The North American Registry for Care and Research in Multiple Sclerosis (NARCRMS) is a physician/clinician-based registry and longitudinal database of clinical records and patient-centered outcomes. NARCRMS collects complete patient and physician datasets to track the incidence, prevalence, and the longitudinal history of MS over time. Physician-collected data includes neuroimaging scans, genetic markers, EDSS/cognitive assessments and specimen collection/testing for identification of biomarkers of disease progression. Patient-reported outcomes will become an integral part of the data set in order to complement clinical information. NARCRMS is a public-private partnership, bringing together academia, industry, governmental agencies, and nonprofit organizations with interest in MS, under the auspices of the Consortium of Multiple Sclerosis Centers (CMSC).

NARCRMS is a highly collaborative effort involving other MS registries, research investigators and patients. It allows the linkage of centers and facilitates regional analysis of data by state, region and zip code. The recruitment of patients in clinical trials may be enhanced, as NARCRMS provides access to a greater number of patients. NARCRMS utilizes actual data rather than best-guess estimates, which will make the design and conduct of clinical trials easier. The registry allows stakeholders to freely access de-identified data. NARCRMS is the first open source database to link North American MS Centers in the US and parts of Canada.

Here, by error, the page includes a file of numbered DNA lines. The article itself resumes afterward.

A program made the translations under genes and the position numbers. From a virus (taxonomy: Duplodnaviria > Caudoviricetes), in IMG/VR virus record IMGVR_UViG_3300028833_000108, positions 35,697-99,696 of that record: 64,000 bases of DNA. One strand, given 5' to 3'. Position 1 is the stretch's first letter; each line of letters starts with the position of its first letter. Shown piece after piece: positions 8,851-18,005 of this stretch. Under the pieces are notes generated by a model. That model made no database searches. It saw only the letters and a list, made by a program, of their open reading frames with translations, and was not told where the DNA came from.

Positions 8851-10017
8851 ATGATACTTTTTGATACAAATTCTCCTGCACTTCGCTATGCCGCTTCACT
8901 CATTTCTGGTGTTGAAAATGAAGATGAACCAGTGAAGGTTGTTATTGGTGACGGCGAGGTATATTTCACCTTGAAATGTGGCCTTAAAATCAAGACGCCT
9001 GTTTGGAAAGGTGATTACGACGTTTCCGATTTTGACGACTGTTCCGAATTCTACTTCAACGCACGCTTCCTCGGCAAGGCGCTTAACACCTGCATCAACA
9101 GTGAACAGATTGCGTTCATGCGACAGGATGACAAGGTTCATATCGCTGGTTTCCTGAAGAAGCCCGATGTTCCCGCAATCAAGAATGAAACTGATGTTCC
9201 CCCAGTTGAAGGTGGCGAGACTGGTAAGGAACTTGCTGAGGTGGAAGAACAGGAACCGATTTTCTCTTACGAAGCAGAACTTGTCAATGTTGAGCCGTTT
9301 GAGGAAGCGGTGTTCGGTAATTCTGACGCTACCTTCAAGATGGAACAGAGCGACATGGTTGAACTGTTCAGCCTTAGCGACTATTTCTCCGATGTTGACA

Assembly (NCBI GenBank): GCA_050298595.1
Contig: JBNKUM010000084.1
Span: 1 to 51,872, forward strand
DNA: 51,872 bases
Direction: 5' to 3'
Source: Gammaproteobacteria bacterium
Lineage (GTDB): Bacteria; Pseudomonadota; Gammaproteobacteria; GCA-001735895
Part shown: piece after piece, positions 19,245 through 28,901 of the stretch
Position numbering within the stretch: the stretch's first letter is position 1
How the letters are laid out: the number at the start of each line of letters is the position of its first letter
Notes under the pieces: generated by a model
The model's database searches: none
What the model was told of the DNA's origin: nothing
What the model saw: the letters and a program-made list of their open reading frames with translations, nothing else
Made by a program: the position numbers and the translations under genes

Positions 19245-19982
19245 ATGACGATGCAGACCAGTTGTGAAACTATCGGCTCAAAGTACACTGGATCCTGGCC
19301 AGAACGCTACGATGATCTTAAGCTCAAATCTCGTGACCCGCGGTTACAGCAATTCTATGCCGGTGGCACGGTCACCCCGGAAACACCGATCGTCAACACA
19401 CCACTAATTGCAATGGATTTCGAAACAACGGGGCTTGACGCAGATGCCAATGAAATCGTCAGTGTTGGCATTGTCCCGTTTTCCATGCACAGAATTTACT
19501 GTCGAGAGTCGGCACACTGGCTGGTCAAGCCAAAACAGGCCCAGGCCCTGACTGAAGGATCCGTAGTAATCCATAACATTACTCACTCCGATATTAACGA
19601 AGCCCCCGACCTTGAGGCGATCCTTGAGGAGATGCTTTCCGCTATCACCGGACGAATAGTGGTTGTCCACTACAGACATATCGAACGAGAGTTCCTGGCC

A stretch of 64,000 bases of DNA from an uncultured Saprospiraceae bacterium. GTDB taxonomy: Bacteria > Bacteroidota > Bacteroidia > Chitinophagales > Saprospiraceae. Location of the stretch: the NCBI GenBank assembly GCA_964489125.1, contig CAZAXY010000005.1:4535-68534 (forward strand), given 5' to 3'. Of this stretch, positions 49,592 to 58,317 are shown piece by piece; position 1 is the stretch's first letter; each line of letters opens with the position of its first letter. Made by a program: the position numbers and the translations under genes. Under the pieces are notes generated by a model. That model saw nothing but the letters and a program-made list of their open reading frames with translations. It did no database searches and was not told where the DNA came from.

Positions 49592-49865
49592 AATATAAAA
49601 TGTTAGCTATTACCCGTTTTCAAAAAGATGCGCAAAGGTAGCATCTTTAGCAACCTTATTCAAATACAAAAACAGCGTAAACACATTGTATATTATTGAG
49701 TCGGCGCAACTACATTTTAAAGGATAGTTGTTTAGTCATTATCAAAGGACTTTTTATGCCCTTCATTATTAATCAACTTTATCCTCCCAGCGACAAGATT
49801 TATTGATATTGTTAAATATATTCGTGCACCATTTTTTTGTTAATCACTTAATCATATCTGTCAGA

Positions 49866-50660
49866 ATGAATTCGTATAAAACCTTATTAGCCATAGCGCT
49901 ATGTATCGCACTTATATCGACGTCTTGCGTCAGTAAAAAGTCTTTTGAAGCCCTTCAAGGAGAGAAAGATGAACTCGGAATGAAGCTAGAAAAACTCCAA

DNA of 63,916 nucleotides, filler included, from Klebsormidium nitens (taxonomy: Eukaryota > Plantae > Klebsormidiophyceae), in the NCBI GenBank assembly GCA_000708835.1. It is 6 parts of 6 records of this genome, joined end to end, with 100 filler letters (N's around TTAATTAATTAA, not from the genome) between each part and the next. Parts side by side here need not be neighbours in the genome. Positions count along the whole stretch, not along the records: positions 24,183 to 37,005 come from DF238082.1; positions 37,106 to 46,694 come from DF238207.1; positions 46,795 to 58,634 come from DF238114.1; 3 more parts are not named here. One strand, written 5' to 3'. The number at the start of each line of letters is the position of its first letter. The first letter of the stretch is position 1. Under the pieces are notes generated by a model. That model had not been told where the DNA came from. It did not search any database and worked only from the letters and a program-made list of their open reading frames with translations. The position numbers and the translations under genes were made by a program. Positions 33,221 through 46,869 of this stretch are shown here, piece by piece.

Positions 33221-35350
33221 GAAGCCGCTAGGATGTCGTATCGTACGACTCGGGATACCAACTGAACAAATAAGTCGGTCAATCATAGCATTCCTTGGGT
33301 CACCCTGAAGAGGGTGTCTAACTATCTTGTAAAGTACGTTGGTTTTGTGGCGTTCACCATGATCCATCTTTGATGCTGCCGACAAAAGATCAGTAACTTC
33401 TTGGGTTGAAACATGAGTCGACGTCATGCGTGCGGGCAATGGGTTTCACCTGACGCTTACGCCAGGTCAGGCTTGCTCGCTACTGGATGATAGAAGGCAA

Dr. Kottil Rammohan

Dr. Kottil Rammohan is the NARCRMS Project Director. Dr. Rammohan is a Professor of Clinical Neurology; Director of the MS Center of Excellence; and Chief of the Multiple Sclerosis Division at the University of Miami.

The aims of the NARCRMS initiative are to:

  • Establish a national registry and longitudinal database of clinical and patient-based information
  • Establish “Cores” of repositories of clinical, genetic, and radiological data, and various biomaterials for developing biomarkers for this disorder across the United States
  • Develop “Research Interest Groups” (RIGS) from within the participating centers to promote collaborative efforts to utilize the data as they become available, to address specific unanswered questions in this disorder